John Barry: The Lion in Winter (New Digital Recording of the Complete Score)

Performers Original Score/Crouch End Festival Chorus/John Barry (Conductor/Composer)

September 25, 2001 | Compact Disc

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Composer John Barry drew extensively on Gregorian chant for this music, accompanying a film about 12th century British monarch Henry II. This 2001 recording of the 1968 film score necessarily relies most upon the talents of the Crouch End Festival Chorus, which sometimes performs a cappella, singing in Latin or in wordless melody, once ("The Christmas Wine") in English. There are also many stark fanfares and occasional cues that employ more conventional dramatic ("To the Chapel") or elegiac ("God Damn You") music. So, Barry has not restricted himself to the available musical styles of England in the late 1100s, but he has provided much of that flavor. This recording is slightly longer than the original soundtrack album, and it is augmented with a six-part, 16-minute suite of Barry-composed music from the 1971 film Mary, Queen of Scots. Though it is fair enough to match up the music from two historical films about early Britain, the later one moves history forward 400 years to the 16th century, and Barry's style of writing changes considerably, to a much more calm and romantic set of cues that don't really follow on from what has been heard previously. ~ William Ruhlmann

Format: Compact Disc

Released Date: September 25, 2001

Genre: Film Composers

Style: Rock & Pop

Number of Discs: 1

UPC: 738572113124

Found in: Film Composers

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John Barry: The Lion in Winter (New Digital Recording of the Complete Score)

John Barry: The Lion in Winter (New Digital Recording of the Complete Score)

Performers Original Score/Crouch End Festival Chorus/John Barry (Conductor/Composer)

Format: Compact Disc

Released Date: September 25, 2001

Genre: Film Composers

Style: Rock & Pop

Number of Discs: 1

UPC: 738572113124


Title Track Time
1.Lion in Winter, film score~Lion in Winter --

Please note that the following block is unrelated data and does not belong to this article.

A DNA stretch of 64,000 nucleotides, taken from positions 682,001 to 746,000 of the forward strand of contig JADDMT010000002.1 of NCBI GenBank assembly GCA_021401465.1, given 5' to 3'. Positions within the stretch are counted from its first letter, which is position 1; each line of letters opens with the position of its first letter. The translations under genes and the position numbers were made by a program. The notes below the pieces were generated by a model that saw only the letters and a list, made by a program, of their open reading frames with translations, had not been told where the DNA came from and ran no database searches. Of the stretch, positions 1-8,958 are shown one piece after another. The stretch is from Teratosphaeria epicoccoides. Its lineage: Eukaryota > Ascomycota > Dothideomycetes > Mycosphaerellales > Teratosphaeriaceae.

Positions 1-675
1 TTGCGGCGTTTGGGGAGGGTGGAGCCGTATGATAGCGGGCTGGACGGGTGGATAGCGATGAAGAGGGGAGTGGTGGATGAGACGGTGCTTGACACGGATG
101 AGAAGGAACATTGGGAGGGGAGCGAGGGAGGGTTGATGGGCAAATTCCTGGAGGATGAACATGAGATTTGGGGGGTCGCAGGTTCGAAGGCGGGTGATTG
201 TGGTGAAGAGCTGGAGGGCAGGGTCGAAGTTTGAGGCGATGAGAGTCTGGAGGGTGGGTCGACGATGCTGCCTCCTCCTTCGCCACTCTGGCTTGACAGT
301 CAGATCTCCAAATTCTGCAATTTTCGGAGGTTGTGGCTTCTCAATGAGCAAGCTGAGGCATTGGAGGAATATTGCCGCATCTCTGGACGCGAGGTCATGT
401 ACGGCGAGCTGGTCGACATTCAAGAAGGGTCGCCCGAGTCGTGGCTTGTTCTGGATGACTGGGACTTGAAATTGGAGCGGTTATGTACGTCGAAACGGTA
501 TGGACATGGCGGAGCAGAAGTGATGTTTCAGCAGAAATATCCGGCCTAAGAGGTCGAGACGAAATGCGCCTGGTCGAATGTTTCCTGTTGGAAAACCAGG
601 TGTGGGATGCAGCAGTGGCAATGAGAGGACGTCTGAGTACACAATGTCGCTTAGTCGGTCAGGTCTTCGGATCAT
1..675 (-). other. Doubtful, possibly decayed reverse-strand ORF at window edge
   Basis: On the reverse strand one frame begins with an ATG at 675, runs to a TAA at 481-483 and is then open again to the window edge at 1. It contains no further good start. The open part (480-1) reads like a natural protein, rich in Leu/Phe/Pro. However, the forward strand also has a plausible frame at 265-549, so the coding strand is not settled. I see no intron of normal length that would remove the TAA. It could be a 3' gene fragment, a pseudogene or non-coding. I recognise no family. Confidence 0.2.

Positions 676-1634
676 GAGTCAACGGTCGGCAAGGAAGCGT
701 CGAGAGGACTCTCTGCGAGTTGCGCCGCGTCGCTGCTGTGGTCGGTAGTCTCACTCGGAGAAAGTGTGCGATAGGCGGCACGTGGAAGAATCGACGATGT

2.Lion in Winter, film score~Allons Gai Gai Gai --
3.Lion in Winter, film score~Richard's Joust/Geoffrey's Battle --
4.Lion in Winter, film score~Chinon/Eleanor's Arrival --
5.Lion in Winter, film score~Fanfare for Philip/The Great Hall Feast --
6.Lion in Winter, film score~Herb Garden --
7.Lion in Winter, film score~To the Chapel --
8.Lion in Winter, film score~Eya, Eya, Nova Gaudia --
9.Lion in Winter, film score~How Beautiful You Made Me --
10.Lion in Winter, film score~God Damn You --
11.Lion in Winter, film score~Christmas Wine --
12.Lion in Winter, film score~To Rome --
13.Lion in Winter, film score~Media Vita in Morter Sumus (In the Midst of Life We Are in Death) --
14.Lion in Winter, film score~We're All Jungle Creatures --
15.Mary Queen of Scots, film score~Mary, Queen of Scots Suite: Mary, Queen of Scots --
16.Mary Queen of Scots, film score~Elizabeth's Ride --
17.Mary Queen of Scots, film score~Vivre et Mourir --
18.Mary Queen of Scots, film score~But Not Through My Realm --
19.Mary Queen of Scots, film score~Mary and Darnley --
20.Mary Queen of Scots, film score~This Way Mary --

Editorial Notes

Composer John Barry drew extensively on Gregorian chant for this music, accompanying a film about 12th century British monarch Henry II. This 2001 recording of the 1968 film score necessarily relies most upon the talents of the Crouch End Festival Chorus, which sometimes performs a cappella, singing in Latin or in wordless melody, once ("The Christmas Wine") in English. There are also many stark fanfares and occasional cues that employ more conventional dramatic ("To the Chapel") or elegiac ("God Damn You") music. So, Barry has not restricted himself to the available musical styles of England in the late 1100s, but he has provided much of that flavor. This recording is slightly longer than the original soundtrack album, and it is augmented with a six-part, 16-minute suite of Barry-composed music from the 1971 film Mary, Queen of Scots. Though it is fair enough to match up the music from two historical films about early Britain, the later one moves history forward 400 years to the 16th century, and Barry's style of writing changes considerably, to a much more calm and romantic set of cues that don't really follow on from what has been heard previously. ~ William Ruhlmann
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